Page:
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By 2006, JPMorgan Chase’s mortgage securitization business was booming, and the company had begun to ramp up its activities in the subprime market, as both a mortgage originator and packager of mortgage-based assets. JPMorgan Chase was a major player in other types of debt securitization, so growing its presence in the subprime market, where other Wall Street giants were raking in billions in fees, seemed to make sense. “It would have been a natural for us,” said Bill Winters, who was co-CEO of the investment banking unit at the time. However, JPMorgan Chase is famous on Wall Street for its rigorous risk-management system and a culture of careful analysis and thoughtful strategizing. For example, managers are expected to compile and understand highly detailed reports on their areas of responsibility so that Dimon and the executive team can clearly see the costs, profits, and risks involved in every line of business. In late 2006, Dimon and his top managers saw a crucial warning sign: Late payments on competitors’ subprime mortgages were rising. The subprime loans JPMorgan Chase had written itself continued to perform reasonably well, but Dimon concluded that lending standards were “deteriorating across the industry.” Even though its own mortgage origination business was maintaining its usual standards, by pooling subprime loans from multiple sources, its mortgage securitization business exposed the company to the risky practices of other lenders. The firm considered using credit default swaps to hedge against the risk of widespread loan defaults in its securities portfolios. However, the cost of credit default swaps was rising as well, reflecting the growing default rates, to the point that paying to hedge its positions in subprimes would have cost the company as much as it could earn. “We saw no profit, and lots of risk, in holding subprime paper on our balance sheet,” Winters later explained. By reviewing market conditions across all of JPMorgan Chase’s lines of business, Dimon was one of the first to recognize that the subprime market was about to transform from a cash-generating dream machine into an economy-destroying nightmare. Ironically, in light of the criticism that repealing GlassSteagall and letting companies combine commercial and investment banking contributed to the economic meltdown, it was the ability to see both ends of the subprime bubble at once—the individual loans on Main Street and the securitization business on Wall Street—that alerted Dimon to the danger. “We have a goldmine of knowledge,” he explained. Armed with this information, Dimon moved quickly. He telephoned the executive in charge of securitized products, who was on vacation in Rwanda, and instructed him to start moving JPMorgan Chase out of the subprime market. Dimon was blunt: “This stuff could go up in smoke!” Managers across the bank responded, selling $12 billion worth of the company’s own subprime mortgages, curtailing its securitization business in subprimes, and advising private banking clients to sell the subprime securities they held. It meant walking away from a business that was still generating mountains of money and even losing key employees to banks that stayed in the business, but as Dimon explained later, “Everyone was trying to grow in products we didn’t want to grow in, so we let them have it.” At that point, for example, Bear Stearns and Merrill Lynch each held roughly $40 billion of subprime debt. JPMorgan Chase didn’t escape the meltdown unscathed, to be sure. Its vast exposure to mortgages, credit card debt, and auto loans led to some losses as the economy crumbled, and its large stock holdings in Fannie Mae and Freddie Mac were all but wiped out. However, during a time when losing less was considered winning, JPMorgan Chase was definitely one of Wall Street’s winners. Its subprime losses were “only” $5 billion, compared to the $26 billion lost by Merrill Lynch and the $33 billion lost by Citigroup, and it remained healthy enough to acquire Bear Stearns and the assets of Washington Mutual when those two giants fell on their faces. Dimon and company also helped refute the notion that large, multifaceted banking companies are a risk to the economy simply by virtue of being “too big to fail.” It was JPMorgan Chase’s vast scope that helped Dimon recognize a complex, interconnected problem that was about to sink the entire economy.63 Question 1. How might the pressures of being public corporations have affected the decision making of JPMorgan Chase’s competitors? 2. What might have happened if JPMorgan Chase’s competitors had tried to bail out of the subprime market at the same time that Dimon was directing his company to do so? 3. Did the executives at companies that chose to stay in the subprime market behave unethically by not bailing out when JPMorgan Chase did? Why or why not?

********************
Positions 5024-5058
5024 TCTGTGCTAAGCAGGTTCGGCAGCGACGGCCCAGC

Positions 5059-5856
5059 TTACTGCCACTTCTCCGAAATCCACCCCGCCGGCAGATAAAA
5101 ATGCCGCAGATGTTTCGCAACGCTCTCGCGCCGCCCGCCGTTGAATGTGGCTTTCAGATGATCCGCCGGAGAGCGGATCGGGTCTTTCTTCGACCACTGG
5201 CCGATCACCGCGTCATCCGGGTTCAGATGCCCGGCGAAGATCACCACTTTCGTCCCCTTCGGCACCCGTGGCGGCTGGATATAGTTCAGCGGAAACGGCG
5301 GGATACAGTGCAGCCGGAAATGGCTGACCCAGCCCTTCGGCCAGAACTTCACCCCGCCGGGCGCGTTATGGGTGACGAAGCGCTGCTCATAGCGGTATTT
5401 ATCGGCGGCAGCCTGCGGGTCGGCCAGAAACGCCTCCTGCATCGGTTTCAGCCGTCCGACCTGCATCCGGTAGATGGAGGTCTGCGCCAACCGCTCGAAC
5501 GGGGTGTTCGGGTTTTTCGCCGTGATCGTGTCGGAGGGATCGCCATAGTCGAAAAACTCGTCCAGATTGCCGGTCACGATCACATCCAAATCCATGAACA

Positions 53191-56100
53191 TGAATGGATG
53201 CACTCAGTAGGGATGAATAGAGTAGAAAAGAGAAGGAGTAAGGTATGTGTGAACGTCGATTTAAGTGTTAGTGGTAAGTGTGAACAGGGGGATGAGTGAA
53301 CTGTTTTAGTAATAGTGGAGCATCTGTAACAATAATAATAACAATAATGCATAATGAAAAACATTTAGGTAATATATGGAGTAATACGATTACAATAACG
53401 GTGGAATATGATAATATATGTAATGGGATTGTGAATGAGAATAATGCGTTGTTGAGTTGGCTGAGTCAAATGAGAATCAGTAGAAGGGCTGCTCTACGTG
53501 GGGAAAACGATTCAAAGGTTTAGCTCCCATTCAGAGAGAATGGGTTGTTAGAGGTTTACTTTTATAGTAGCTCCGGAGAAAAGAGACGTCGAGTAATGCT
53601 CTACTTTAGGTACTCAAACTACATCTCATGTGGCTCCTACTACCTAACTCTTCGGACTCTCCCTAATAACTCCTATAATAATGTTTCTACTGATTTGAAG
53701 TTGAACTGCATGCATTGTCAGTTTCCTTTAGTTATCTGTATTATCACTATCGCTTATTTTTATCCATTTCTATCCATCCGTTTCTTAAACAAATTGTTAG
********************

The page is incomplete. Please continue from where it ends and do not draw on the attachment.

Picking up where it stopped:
By 2006, JPMorgan Chase’s mortgage securitization business was booming, and the company had begun to ramp up its activities in the subprime market, as both a mortgage originator and packager of mortgage-based assets. JPMorgan Chase was a major player in other types of debt securitization, so growing its presence in the subprime market, where other Wall Street giants were raking in billions in fees, seemed to make sense. “It would have been a natural for us,” said Bill Winters, who was co-CEO of the investment banking unit at the time. However, JPMorgan Chase is famous on Wall Street for its rigorous risk-management system and a culture of careful analysis and thoughtful strategizing. For example, managers are expected to compile and understand highly detailed reports on their areas of responsibility so that Dimon and the executive team can clearly see the costs, profits, and risks involved in every line of business. In late 2006, Dimon and his top managers saw a crucial warning sign: Late payments on competitors’ subprime mortgages were rising. The subprime loans JPMorgan Chase had written itself continued to perform reasonably well, but Dimon concluded that lending standards were “deteriorating across the industry.” Even though its own mortgage origination business was maintaining its usual standards, by pooling subprime loans from multiple sources, its mortgage securitization business exposed the company to the risky practices of other lenders. The firm considered using credit default swaps to hedge against the risk of widespread loan defaults in its securities portfolios. However, the cost of credit default swaps was rising as well, reflecting the growing default rates, to the point that paying to hedge its positions in subprimes would have cost the company as much as it could earn. “We saw no profit, and lots of risk, in holding subprime paper on our balance sheet,” Winters later explained. By reviewing market conditions across all of JPMorgan Chase’s lines of business, Dimon was one of the first to recognize that the subprime market was about to transform from a cash-generating dream machine into an economy-destroying nightmare. Ironically, in light of the criticism that repealing GlassSteagall and letting companies combine commercial and investment banking contributed to the economic meltdown, it was the ability to see both ends of the subprime bubble at once—the individual loans on Main Street and the securitization business on Wall Street—that alerted Dimon to the danger. “We have a goldmine of knowledge,” he explained. Armed with this information, Dimon moved quickly. He telephoned the executive in charge of securitized products, who was on vacation in Rwanda, and instructed him to start moving JPMorgan Chase out of the subprime market. Dimon was blunt: “This stuff could go up in smoke!” Managers across the bank responded, selling $12 billion worth of the company’s own subprime mortgages, curtailing its securitization business in subprimes, and advising private banking clients to sell the subprime securities they held. It meant walking away from a business that was still generating mountains of money and even losing key employees to banks that stayed in the business, but as Dimon explained later, “Everyone was trying to grow in products we didn’t want to grow in, so we let them have it.” At that point, for example, Bear Stearns and Merrill Lynch each held roughly $40 billion of subprime debt. JPMorgan Chase didn’t escape the meltdown unscathed, to be sure. Its vast exposure to mortgages, credit card debt, and auto loans led to some losses as the economy crumbled, and its large stock holdings in Fannie Mae and Freddie Mac were all but wiped out. However, during a time when losing less was considered winning, JPMorgan Chase was definitely one of Wall Street’s winners. Its subprime losses were “only” $5 billion, compared to the $26 billion lost by Merrill Lynch and the $33 billion lost by Citigroup, and it remained healthy enough to acquire Bear Stearns and the assets of Washington Mutual when those two giants fell on their faces. Dimon and company also helped refute the notion that large, multifaceted banking companies are a risk to the economy simply by virtue of being “too big to fail.” It was JPMorgan Chase’s vast scope that helped Dimon recognize a complex, interconnected problem that was about to sink the entire economy.63

Question

1. How might the pressures of being public corporations have affected the decision making of JPMorgan Chase’s competitors?

2. What might have happened if JPMorgan Chase’s competitors had tried to bail out of the subprime market at the same time that Dimon was directing his company to do so?

3. Did the executives at companies that chose to stay in the subprime market behave unethically by not bailing out when JPMorgan Chase did? Why or why not?